IPGRH is broken down into a series of requirements needed to complete the Ph.D. These pages provide an overview of the Greek and Roman History Program. The Graduate Handbook will describe the Program in more detail.
A typical graduate student completes the Program within five or six years. In the first year, students typically take four courses per semester. During this time, students also prepare for and complete at least one modern language exam. It is recommended that during the summer prior to joining the Program, students work on their modern languages as well as begin the Greek and Latin reading lists for the qualifying exams.
In the second year, students continue to take courses, while also teaching as graduate student instructors for one course per semester (Greek History in the fall, Roman History in the winter). Ideally, students also complete their second modern language exam, as well as at least one of their ancient language qualifying exams during their second year. By the following summer, students should begin to plan for preliminary exams.
In their third year, students may continue to teach and take courses, while also preparing for preliminary exams.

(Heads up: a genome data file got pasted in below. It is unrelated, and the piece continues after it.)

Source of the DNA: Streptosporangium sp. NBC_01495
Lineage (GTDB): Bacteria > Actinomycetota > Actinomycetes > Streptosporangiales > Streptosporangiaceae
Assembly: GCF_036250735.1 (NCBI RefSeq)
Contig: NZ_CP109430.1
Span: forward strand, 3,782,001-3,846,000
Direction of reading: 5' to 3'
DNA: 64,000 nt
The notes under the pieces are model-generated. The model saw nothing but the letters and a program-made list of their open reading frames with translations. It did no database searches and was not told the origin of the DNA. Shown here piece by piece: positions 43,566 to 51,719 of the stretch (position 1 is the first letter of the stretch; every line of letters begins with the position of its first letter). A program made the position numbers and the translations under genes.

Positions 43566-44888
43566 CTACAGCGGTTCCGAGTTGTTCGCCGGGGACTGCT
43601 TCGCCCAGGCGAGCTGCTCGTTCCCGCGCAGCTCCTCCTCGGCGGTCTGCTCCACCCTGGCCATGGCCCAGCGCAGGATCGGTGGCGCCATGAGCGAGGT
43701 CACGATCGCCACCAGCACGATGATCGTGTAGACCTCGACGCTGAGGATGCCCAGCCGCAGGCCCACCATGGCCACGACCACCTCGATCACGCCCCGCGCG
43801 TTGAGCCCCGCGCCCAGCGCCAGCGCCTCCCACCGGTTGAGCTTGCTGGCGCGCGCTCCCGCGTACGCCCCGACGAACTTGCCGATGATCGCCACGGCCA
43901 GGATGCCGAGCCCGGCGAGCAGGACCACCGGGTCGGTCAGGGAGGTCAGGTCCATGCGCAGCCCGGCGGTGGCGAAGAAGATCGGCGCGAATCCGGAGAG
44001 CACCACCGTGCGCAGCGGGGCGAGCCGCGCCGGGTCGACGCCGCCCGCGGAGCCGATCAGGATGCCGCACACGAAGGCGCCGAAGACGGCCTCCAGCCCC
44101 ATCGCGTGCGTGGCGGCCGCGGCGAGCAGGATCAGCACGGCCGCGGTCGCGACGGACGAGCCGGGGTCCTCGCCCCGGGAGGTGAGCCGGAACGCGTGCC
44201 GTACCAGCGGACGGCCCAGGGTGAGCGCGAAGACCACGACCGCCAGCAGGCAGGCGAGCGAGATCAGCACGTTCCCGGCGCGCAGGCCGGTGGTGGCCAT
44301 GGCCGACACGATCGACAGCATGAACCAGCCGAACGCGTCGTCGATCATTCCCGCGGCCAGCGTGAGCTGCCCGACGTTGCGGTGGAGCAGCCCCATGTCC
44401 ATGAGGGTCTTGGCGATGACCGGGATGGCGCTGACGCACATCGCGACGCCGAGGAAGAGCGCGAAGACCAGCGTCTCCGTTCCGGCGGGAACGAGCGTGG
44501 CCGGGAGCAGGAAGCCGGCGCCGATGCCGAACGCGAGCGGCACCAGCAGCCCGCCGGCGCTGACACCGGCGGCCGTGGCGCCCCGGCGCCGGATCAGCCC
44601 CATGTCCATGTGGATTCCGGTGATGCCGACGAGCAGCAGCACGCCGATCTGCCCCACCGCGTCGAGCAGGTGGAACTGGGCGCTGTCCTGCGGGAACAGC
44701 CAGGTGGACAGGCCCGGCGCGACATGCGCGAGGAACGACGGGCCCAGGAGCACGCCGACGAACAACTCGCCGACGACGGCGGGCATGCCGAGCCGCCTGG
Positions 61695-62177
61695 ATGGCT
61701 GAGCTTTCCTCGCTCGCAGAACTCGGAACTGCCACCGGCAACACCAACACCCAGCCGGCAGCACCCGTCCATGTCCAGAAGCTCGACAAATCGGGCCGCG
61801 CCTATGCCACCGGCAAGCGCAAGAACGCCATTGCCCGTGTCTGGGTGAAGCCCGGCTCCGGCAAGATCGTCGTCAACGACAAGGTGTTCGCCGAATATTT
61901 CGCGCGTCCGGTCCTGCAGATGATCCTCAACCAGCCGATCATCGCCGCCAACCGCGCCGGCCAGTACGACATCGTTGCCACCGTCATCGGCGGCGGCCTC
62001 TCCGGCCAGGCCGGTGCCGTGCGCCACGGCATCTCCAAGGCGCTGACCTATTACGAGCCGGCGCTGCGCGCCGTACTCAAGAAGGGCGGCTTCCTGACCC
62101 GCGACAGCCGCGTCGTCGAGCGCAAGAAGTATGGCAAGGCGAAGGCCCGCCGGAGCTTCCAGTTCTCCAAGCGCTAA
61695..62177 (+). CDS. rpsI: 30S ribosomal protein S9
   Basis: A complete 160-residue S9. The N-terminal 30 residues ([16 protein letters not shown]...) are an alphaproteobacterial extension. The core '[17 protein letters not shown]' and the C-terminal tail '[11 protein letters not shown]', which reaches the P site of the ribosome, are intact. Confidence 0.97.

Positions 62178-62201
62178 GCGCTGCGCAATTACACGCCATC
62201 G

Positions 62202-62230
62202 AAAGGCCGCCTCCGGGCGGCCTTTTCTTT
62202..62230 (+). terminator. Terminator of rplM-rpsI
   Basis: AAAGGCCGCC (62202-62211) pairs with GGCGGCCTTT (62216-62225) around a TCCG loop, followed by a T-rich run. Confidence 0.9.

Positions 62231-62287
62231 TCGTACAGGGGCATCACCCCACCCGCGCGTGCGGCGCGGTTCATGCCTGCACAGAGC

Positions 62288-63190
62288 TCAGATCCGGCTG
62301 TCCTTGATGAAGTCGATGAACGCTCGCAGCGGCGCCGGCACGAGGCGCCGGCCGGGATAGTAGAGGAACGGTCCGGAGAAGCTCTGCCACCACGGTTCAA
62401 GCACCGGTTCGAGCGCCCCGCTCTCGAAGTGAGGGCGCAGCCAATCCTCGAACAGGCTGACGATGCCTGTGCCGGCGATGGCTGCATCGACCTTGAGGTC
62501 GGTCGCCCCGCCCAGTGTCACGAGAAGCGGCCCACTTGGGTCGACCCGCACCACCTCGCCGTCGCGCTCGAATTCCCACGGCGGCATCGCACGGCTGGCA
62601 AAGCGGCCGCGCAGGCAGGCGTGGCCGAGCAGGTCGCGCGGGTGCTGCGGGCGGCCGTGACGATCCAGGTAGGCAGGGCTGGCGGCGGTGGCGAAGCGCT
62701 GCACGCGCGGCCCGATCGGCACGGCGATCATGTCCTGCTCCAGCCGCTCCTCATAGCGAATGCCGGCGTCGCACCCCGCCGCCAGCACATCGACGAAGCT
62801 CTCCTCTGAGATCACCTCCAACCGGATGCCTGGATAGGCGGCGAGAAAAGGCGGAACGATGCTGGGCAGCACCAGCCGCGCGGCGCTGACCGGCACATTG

By the end of their third year, students are required to finish all qualifying and preliminary exams in order to qualify for candidacy. Students with exceptional preparation may finish their exams early.
After completing preliminary exams, students prepare and submit a dissertation proposal for the review of their committee. Upon approval, candidates then research and write their dissertations, during which time they continue to teach, apply for fellowships, or study abroad. Candidates work closely with their committee members throughout the writing process.
Upon completion of their dissertation, usually by the end of their fifth or sixth year, students then defend their dissertation in front of their committee, and upon approval, are granted the Ph.D. degree in Greek and Roman History.